Staged across the previously inaccessible basements and ground floor level of Hobart’s historic Ingle Hall, Before The Age Of The Museum pivoted on the historiographic concerns of Hazewinkel’s multiform practice.
The artist’s excavation of the building’s basements and opening them to the public for the first time exposed early colonial occupation of a land already occupied. A quasi-scientific archaeological dig around the building’s foundations unearthed evidence of gathered, but otherwise unworked, river pebbles used as flooring, and more recent graffiti incised on the building’s retaining wall foundations. These indices of occupation were presented alongside imagined artefacts suggesting personal histories of the building’s first occupants.
Traversing the basement level and ground floor exhibition spaces visitors participated in a site-specific installation spanning both levels. Live CCTV surveillance of visitors to the basements was presented on screen in the ground floor galleries alongside casts, presented as sculptures, taken from the uncovered graffiti.
The ground floor galleries also hosted Hazewinkel’s reworked found objects. Bearing marks of corrosive pasts these objects reflected the marks of wear and tear on building’s interior surfaces and a history of neglect. Collected seashells and rock specimens were presented as the imagined keepsakes of the building’s first inhabitants drawing oblique reference to the cabinet of curiosities and it’s role as antecedent to the development of contemporary encyclopaedic museological practice.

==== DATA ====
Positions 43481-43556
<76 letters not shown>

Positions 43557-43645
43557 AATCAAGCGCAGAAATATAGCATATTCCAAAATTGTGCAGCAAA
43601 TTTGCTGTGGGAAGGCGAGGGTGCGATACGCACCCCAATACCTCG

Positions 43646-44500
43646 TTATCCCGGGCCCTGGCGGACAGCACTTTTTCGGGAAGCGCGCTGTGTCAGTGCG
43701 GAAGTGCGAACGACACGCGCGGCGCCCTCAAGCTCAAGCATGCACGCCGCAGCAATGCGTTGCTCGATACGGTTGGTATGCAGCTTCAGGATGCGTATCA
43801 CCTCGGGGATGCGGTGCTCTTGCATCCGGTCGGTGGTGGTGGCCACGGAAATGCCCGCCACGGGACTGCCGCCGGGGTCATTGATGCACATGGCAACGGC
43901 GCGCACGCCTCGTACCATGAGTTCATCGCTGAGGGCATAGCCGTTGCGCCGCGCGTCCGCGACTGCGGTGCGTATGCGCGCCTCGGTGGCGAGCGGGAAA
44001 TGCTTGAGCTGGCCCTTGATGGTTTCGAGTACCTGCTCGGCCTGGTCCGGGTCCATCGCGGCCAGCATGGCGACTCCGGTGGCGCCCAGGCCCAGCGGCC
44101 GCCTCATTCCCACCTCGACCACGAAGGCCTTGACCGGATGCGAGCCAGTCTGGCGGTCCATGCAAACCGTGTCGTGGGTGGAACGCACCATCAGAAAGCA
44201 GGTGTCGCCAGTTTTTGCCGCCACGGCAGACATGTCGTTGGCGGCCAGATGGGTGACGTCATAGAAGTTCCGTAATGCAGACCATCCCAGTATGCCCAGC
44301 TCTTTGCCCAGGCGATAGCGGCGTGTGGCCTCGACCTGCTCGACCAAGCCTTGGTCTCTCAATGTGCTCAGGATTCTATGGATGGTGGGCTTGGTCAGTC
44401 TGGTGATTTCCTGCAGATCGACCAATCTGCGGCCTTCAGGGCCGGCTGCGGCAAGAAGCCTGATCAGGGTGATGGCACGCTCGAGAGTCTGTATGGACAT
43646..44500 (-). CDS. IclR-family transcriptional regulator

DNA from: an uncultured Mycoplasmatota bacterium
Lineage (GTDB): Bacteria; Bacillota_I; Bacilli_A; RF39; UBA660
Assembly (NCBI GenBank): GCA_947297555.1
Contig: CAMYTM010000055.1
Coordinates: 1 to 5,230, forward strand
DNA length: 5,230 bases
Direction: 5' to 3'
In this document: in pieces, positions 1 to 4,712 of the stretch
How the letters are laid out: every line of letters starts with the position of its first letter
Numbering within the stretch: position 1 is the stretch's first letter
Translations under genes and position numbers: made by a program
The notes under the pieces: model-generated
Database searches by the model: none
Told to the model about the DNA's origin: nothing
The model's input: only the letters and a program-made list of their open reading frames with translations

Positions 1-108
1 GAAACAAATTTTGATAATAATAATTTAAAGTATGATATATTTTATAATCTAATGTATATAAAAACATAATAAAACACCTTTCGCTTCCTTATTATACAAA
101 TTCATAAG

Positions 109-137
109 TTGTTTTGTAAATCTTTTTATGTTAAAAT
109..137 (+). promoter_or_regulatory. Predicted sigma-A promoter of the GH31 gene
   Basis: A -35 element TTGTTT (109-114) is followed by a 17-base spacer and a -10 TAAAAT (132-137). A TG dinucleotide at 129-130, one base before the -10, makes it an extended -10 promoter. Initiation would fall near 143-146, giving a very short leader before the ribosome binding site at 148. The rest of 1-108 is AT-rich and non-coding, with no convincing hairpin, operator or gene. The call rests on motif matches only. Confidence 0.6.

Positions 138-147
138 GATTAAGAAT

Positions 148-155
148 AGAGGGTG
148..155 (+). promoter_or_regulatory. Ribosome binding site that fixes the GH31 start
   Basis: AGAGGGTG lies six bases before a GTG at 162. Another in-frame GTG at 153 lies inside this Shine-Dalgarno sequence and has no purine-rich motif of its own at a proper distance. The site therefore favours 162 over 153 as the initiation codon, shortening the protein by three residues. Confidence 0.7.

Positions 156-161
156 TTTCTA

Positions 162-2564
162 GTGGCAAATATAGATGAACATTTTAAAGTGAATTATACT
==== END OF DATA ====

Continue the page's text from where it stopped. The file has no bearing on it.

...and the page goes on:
The entanglement of ideas, materialities and technologies presented across the exhibition’s two levels continued with the presence of crisp digital imagery of the video Warrior A Warrior B (2014) set against the basement level’s rough-hewn walls.
Hanging in the gallery above the basement video installation was Suspicious Marble: Omphale (2017). This large photo-mediated leather sculptural work functioned spatially as kind of curtain, or screen, while folding the materiality of its pictorial subject (a faked antiquity representing a naked female figure wearing only a lion-skin) back on itself. Here recto and verso 19th century photographic images representing a soft human body rendered in stone have been screen-printed at 1:1 human scale onto animal hides. Hanging in the round this arresting work presented viewers with six hovering bodies of stone that revealed and concealed themselves in the subtle movements of the undulating folds of skin.
This project was facilitated through the kind assistance of Michael Bugelli Gallery.
watch Warrior A Warrior B here